Opinion

St. Patrick’s Day perpetuating negative stereotypes

Kathryn Dehler
Staff Writer

It’s not a secret that, for a lot of Americans, St. Patrick’s Day serves as an excuse to get uproariously drunk. And that’s fine—if we want to celebrate drinking alcohol, let’s do it. Let’s not do it, however, in the name of Irish tradition, which is, despite popular behavior, not entirely about consuming massive quantities of green beer.

St. Patrick’s Day originated in Ireland as a relatively minor religious holiday; later, Irish immigrants in America celebrated it as a way of honoring the memory of their homeland. Now, it’s become, like virtually every other holiday in the US, highly commercialized. Not only that, but St. Patrick’s Day today perpetuates offensive stereotypes and oversimplifies Irish tradition and culture.

It’s not just individuals partying on St. Patty’s Day who are participating in the spread of these stereotypes—the commercial industry cashes in on them,
manufacturing products that exploit popularized offensive images surrounding the holiday.

Notably, Urban Outfitters and Nike have faced controversy over the sale of such products; Urban Outfitters sold t-shirts emblazoned with sayings such as “Kiss Me, I’m Drunk,” and hats portraying the outline of a person bent over and vomiting, with accompanying text stating “Irish Yoga: Downward Facing Upchuck.”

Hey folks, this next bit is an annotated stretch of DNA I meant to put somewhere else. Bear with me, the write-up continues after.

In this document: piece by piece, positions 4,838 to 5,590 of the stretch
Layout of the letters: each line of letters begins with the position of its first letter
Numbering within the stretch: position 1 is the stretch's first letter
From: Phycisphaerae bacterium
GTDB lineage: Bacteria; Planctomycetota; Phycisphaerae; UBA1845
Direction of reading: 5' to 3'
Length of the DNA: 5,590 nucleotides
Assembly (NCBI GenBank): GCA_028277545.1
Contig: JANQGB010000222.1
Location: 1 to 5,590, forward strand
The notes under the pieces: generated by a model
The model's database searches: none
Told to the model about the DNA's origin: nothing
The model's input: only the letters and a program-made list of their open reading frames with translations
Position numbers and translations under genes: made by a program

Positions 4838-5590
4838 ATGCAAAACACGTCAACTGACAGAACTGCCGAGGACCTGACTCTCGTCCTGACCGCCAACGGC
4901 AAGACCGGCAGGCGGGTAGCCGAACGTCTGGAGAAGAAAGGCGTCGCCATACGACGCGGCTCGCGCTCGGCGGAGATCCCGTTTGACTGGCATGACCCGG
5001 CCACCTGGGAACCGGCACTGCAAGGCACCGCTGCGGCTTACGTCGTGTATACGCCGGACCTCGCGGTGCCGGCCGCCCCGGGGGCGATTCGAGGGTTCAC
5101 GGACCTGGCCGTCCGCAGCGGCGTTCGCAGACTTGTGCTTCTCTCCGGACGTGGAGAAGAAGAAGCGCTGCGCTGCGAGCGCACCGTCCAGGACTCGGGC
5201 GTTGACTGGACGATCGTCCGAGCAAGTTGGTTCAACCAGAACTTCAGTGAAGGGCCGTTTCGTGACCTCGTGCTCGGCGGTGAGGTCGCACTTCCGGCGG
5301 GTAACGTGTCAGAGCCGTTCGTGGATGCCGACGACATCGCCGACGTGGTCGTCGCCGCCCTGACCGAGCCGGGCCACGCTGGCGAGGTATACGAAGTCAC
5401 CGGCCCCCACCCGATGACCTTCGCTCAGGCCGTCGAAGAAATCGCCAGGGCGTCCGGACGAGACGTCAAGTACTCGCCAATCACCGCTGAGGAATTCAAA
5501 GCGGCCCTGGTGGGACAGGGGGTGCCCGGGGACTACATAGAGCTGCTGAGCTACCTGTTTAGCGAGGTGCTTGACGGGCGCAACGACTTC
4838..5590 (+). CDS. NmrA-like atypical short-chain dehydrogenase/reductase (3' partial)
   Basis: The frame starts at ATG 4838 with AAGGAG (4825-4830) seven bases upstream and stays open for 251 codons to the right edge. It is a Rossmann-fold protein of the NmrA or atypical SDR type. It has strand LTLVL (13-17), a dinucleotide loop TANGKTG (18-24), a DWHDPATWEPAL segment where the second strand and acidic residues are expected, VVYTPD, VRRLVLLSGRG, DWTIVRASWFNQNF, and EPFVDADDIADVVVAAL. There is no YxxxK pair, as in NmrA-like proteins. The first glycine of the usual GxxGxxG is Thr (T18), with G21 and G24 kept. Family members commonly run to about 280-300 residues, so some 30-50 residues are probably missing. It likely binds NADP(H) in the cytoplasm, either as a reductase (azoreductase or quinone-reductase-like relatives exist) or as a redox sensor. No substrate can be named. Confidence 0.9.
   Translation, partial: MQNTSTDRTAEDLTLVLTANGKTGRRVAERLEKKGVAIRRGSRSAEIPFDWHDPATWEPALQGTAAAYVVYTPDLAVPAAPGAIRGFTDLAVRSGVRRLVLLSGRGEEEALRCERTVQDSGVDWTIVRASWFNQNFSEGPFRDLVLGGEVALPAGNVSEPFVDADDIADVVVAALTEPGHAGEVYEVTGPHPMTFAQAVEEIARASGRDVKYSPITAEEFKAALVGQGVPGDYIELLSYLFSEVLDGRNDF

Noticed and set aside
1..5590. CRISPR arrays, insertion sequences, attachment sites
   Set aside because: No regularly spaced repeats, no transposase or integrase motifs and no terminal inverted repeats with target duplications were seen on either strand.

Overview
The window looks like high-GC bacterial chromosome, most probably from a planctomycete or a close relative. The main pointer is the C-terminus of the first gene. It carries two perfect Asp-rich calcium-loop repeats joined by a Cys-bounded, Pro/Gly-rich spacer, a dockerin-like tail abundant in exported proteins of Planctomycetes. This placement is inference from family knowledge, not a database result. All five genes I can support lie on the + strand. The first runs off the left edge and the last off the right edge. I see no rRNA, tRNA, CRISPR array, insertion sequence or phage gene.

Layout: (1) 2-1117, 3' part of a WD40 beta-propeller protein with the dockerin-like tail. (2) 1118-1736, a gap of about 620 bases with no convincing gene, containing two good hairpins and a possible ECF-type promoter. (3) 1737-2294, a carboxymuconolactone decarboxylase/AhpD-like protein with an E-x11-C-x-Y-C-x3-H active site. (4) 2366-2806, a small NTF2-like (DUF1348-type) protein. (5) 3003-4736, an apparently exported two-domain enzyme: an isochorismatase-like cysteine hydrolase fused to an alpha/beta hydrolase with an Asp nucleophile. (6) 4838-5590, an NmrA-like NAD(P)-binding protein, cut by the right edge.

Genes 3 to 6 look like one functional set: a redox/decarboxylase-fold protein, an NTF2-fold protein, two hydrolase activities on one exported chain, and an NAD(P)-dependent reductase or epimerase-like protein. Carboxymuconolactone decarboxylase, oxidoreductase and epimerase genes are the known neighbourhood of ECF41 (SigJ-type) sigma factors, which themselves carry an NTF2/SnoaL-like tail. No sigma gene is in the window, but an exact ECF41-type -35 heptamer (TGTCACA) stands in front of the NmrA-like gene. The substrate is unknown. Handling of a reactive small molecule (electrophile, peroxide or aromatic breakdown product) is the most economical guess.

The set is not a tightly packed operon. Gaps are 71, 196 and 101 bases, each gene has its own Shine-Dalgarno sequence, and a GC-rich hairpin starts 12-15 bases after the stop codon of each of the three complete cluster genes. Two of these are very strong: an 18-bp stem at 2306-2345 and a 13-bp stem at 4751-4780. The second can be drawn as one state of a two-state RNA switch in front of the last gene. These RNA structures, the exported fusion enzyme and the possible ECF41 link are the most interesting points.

Nike promoted a new shoe, the “Black and Tan,” named for the popular St. Patty’s Day combination ofstout and lager—neglecting to realize, however, that the name Black and Tan actually refers to a British militant group known in Ireland for violently suppressing civilian revolution in 1920.

Both of these cases exemplify the ignorance the Americanized version of St. Patrick’s Day spreads with respect to Irish history and culture. If we want a holiday dedicated to drinking, let’s make one. But reducing our knowledge of Irish history and culture to popularized contemporary

images of drunkenness is extremely offensive, and the fact that the clothing industry buys into these images, exploiting them to make money, should make us question what it is we’re really celebrating, and whether the profit is worth the cultural cost.

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